Gone Girl review: Why we’ve gone mad for Gillian Flynn’s latest novel

Kealie Mardell

With murder, mystery and manipulation, it’s easy to see why this captivating psychological thriller has proved to be a global phenomenon.

Gone Girl is the 2013 release from American author Gillian Flynn which has taken the world by storm. Its blend of high quality narrative, dark and intelligent characters, with an intriguing multi-faceted plot, provides an absorbing read this summer.

Flynn provides the backdrop of a seemingly happy couple, Nick and Amy Dunne. She is the name-sake of beloved children’s books ‘Amazing Amy’, and he is a currently unemployed journalist. Then, on their fifth anniversary, Nick’s wife disappears, and he finds himself the suspect of her murder. But this is not your typical missing person’s murder mystery.

Unleash the unravelling plot, delivered by dual narrators Nick and Amy. With secrets and deceit at every turn, the reader can depend on no-one for a reliable narration. As betrayal seeps through the pages, you find yourself questioning every aspect of their story.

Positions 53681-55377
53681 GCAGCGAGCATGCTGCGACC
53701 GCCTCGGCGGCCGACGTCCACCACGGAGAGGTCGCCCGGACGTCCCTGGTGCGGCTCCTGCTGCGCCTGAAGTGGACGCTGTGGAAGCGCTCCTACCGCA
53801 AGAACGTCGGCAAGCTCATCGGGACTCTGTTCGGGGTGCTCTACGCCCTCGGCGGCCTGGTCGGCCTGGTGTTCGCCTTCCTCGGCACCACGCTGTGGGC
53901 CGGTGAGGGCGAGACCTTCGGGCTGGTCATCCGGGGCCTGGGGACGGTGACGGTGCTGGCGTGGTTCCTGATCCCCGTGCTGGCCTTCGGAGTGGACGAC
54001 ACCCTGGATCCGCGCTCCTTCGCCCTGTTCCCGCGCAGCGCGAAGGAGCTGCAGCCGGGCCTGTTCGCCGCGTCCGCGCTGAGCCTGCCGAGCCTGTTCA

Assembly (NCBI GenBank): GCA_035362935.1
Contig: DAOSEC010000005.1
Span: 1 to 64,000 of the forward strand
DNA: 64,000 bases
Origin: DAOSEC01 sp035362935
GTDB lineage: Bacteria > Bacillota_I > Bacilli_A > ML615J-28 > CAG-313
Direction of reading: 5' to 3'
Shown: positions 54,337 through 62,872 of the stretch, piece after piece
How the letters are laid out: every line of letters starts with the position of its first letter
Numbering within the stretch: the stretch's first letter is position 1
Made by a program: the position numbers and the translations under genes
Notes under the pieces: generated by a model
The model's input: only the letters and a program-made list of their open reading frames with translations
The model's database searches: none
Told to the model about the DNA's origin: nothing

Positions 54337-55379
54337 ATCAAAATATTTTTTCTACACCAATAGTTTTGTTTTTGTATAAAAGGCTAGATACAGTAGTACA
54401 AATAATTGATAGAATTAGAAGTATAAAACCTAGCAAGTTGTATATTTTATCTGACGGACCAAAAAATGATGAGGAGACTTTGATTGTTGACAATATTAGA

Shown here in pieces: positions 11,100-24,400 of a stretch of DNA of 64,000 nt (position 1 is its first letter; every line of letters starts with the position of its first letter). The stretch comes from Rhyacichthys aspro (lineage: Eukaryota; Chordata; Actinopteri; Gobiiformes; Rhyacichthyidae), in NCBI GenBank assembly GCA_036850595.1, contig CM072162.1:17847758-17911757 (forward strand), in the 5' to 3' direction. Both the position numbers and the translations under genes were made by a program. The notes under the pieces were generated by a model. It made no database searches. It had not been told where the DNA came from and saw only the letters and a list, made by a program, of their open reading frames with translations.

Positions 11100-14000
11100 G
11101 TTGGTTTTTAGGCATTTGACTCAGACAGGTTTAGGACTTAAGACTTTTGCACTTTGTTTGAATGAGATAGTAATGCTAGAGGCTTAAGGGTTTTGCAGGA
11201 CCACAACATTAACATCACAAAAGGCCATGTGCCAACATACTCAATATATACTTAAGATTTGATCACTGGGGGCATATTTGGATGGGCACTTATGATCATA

Gone Girl tests everything to the extreme; relationships, marriage, emotion, trust – pushing the boundaries of anything that could provide solid ground. We see a shift away from the recent trends in women’s fiction. Step aside Fifty Shades and the long loved Bridget Jones’ Diary, clear the path of trashy chick-lit; this challenging and thought-provoking novel paves the way forward.

Even the stereotypical gender roles are ambushed, with the mocking tones of “cool girl” aspirations, and the derogatory “dancing monkeys” of men. Flynn leaves no stone unturned in this deep exploration of the human psyche.  Literary traditions and generic constraints hold no bounds, as elements of crime and romance are interwoven in this gripping journey of betrayal.

Sky-high sales, tipped for awards, and rumours of a screen play are just some of the accolades bestowed upon Gone Girl. I highly recommend that you delve into this powerful psychological thriller this summer.

Kealie Mardell

Kealie Mardell Journalism Undergraduate from the University of Hertfordshire, taking a Study Abroad year at California State University, Long Beach.

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